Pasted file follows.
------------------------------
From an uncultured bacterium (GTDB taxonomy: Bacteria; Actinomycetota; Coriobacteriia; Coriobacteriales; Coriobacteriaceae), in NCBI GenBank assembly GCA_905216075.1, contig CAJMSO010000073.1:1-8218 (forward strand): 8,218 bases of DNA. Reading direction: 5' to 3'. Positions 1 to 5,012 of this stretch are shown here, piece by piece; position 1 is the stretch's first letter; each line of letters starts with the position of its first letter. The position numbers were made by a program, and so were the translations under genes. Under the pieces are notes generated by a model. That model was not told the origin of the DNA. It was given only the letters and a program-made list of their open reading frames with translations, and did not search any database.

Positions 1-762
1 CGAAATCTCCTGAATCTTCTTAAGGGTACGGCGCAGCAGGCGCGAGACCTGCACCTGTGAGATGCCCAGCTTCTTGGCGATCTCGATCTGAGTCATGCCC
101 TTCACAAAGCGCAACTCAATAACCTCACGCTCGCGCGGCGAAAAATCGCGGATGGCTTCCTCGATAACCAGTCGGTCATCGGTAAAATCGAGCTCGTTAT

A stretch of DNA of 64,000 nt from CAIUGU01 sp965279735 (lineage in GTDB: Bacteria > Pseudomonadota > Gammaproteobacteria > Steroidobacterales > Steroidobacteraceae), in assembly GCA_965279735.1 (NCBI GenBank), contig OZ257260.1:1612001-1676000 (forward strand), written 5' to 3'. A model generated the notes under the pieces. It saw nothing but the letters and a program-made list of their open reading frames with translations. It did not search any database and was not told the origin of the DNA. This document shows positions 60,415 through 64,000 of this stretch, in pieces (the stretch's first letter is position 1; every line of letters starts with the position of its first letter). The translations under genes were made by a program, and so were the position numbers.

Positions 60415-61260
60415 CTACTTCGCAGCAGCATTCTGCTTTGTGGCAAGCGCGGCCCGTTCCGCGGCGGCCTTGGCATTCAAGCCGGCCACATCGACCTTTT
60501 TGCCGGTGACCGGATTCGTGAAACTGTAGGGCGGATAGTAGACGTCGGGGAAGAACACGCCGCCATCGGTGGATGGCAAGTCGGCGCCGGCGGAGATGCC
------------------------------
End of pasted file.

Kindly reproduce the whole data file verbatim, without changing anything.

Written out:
From an uncultured bacterium (GTDB taxonomy: Bacteria; Actinomycetota; Coriobacteriia; Coriobacteriales; Coriobacteriaceae), in NCBI GenBank assembly GCA_905216075.1, contig CAJMSO010000073.1:1-8218 (forward strand): 8,218 bases of DNA. Reading direction: 5' to 3'. Positions 1 to 5,012 of this stretch are shown here, piece by piece; position 1 is the stretch's first letter; each line of letters starts with the position of its first letter. The position numbers were made by a program, and so were the translations under genes. Under the pieces are notes generated by a model. That model was not told the origin of the DNA. It was given only the letters and a program-made list of their open reading frames with translations, and did not search any database.

Positions 1-762
1 CGAAATCTCCTGAATCTTCTTAAGGGTACGGCGCAGCAGGCGCGAGACCTGCACCTGTGAGATGCCCAGCTTCTTGGCGATCTCGATCTGAGTCATGCCC
101 TTCACAAAGCGCAACTCAATAACCTCACGCTCGCGCGGCGAAAAATCGCGGATGGCTTCCTCGATAACCAGTCGGTCATCGGTAAAATCGAGCTCGTTAT

A stretch of DNA of 64,000 nt from CAIUGU01 sp965279735 (lineage in GTDB: Bacteria > Pseudomonadota > Gammaproteobacteria > Steroidobacterales > Steroidobacteraceae), in assembly GCA_965279735.1 (NCBI GenBank), contig OZ257260.1:1612001-1676000 (forward strand), written 5' to 3'. A model generated the notes under the pieces. It saw nothing but the letters and a program-made list of their open reading frames with translations. It did not search any database and was not told the origin of the DNA. This document shows positions 60,415 through 64,000 of this stretch, in pieces (the stretch's first letter is position 1; every line of letters starts with the position of its first letter). The translations under genes were made by a program, and so were the position numbers.

Positions 60415-61260
60415 CTACTTCGCAGCAGCATTCTGCTTTGTGGCAAGCGCGGCCCGTTCCGCGGCGGCCTTGGCATTCAAGCCGGCCACATCGACCTTTT
60501 TGCCGGTGACCGGATTCGTGAAACTGTAGGGCGGATAGTAGACGTCGGGGAAGAACACGCCGCCATCGGTGGATGGCAAGTCGGCGCCGGCGGAGATGCC